My original plan was to take them outdoors for the shoot—I was thinking the Williamsburg waterfront, that area where the Domino Sugar plant stood like a beacon, because I wanted a kind of industrial feel to underscore Anne’s indie rock-loving persona; I even thought of Coney Island, inspired by that one pivotal scene from 2003’s Uptown Girls starring Brittany Murphy and Dakota Fanning (and so the kids could have a good time while I was photographing them)—but as I showed myself around their house, admiring every little detail, I began to feel it would be very remiss of me not to show this side of Anne, the young mother who worked very hard to create a lovely home for her family. Just like that, we decided to stay put. Most people cringe at the thought of being photographed in a domestic setting, but thank God Anne wasn’t like most people. I don’t know why people think being photographed at home is unglamorous. I mean, it’s all a matter of imagination! For her first set Anne and I decided to add a Bree Van de Kamp touch to it—you know, with one hand on the dishwasher, the other cradling a glass of Chardonnay. Needless to say, the photos came out gorgeous!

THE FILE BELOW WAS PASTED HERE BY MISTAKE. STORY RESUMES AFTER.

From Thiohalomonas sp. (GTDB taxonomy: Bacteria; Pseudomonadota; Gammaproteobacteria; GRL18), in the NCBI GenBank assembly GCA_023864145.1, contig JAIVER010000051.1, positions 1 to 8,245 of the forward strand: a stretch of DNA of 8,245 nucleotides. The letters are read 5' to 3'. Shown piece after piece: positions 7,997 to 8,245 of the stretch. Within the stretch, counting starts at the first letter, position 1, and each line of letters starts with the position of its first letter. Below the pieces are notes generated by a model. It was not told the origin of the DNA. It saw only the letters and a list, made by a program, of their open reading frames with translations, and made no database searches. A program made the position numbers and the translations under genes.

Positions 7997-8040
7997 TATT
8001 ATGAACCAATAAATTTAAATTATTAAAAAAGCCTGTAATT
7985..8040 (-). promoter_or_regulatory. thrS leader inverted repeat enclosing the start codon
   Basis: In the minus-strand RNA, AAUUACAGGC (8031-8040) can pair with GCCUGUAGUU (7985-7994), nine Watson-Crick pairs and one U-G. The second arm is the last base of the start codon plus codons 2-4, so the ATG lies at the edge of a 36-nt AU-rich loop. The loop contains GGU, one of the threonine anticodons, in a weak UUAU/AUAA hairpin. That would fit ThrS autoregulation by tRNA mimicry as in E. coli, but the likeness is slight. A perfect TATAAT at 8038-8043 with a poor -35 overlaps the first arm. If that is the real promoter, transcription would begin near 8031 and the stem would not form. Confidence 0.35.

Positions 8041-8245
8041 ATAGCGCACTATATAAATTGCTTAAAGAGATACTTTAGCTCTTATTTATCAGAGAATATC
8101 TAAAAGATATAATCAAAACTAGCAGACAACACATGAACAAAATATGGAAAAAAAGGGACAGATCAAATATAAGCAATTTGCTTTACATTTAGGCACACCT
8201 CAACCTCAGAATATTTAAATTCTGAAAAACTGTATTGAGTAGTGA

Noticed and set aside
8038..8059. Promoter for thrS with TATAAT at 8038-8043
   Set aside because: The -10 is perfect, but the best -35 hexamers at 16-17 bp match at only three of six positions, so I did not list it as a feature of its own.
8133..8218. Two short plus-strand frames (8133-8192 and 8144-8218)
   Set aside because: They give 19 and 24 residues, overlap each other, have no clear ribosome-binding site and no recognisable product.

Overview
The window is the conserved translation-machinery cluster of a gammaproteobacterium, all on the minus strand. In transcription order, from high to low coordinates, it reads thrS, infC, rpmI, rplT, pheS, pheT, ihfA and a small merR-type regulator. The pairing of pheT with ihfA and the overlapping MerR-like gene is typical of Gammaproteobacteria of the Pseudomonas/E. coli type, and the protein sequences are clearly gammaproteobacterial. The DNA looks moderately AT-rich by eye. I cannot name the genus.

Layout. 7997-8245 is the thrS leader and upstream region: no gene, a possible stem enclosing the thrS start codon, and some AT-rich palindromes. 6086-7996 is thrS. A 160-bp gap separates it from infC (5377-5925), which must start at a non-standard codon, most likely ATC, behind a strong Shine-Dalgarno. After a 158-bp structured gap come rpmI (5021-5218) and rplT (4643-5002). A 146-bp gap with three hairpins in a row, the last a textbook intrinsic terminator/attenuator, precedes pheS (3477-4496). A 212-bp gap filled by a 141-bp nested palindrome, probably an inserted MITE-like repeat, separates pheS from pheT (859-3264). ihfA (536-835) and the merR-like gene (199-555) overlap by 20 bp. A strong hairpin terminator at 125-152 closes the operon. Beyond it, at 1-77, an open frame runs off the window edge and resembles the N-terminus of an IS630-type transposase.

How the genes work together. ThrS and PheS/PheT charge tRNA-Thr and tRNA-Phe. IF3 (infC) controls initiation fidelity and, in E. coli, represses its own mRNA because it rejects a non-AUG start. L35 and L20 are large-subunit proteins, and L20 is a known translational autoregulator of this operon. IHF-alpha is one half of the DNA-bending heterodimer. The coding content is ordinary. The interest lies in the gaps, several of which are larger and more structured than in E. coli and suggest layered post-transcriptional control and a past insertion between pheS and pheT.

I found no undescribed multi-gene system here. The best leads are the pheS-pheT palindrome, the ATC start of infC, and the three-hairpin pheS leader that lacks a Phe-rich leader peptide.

I was so happy I finally got the chance to photograph their daughter Ellis. Even if I hadn’t brought a camera and we’d made this nothing more than a “couch and a movie” kind of afternoon, I’d still be happy just being around the little girl. Two and a half years ago I’d waxed poetic about how Ellis was the most profound thing to ever happen to my first New York trip when she’d acted as my little tour guide and taught me to look at things through a little girl’s eyes—her referring to the Brooklyn Bridge as “the bridge from the princess movie” (Enchanted), her teaching me how to “do some mathematics” in your head to keep your mind off all that walking, and her showing me it was OK to take a power nap on your subway train from point A to point B, all these I’d kept very close to my heart, because these were the only ways I could have ever appreciated the real New York. It made my heart balloon that she still remembered me, but it delighted me even more to see how much she’d grown in just a few years. Thanks to a The Beatles songbook that she’d gotten from her mom, she was learning how to sing now; and thanks to an acoustic guitar that she’d gotten from her dad, she was learning to strum, too! And as if all that wasn’t enough, the folks had to get her a journal, too, and so now she was also getting her write stuff on! She showed me some of the stuff she’d written, and I’d never been prouder of a child in my life! She even wrote a little something about me as I was taking pictures of her in her bedroom! What a sweetheart! Asked what she wanted to be when she grew up, without hesitation she shared that she wanted to be a musician. I hope she ends up becoming a writer, though. Or, come to think of it, it wouldn’t be impossible for her to end up becoming both—not only was she being raised in such a nurturing and devoted home environment, she was also living in this incredible city where it was virtually impossible to be uninspired!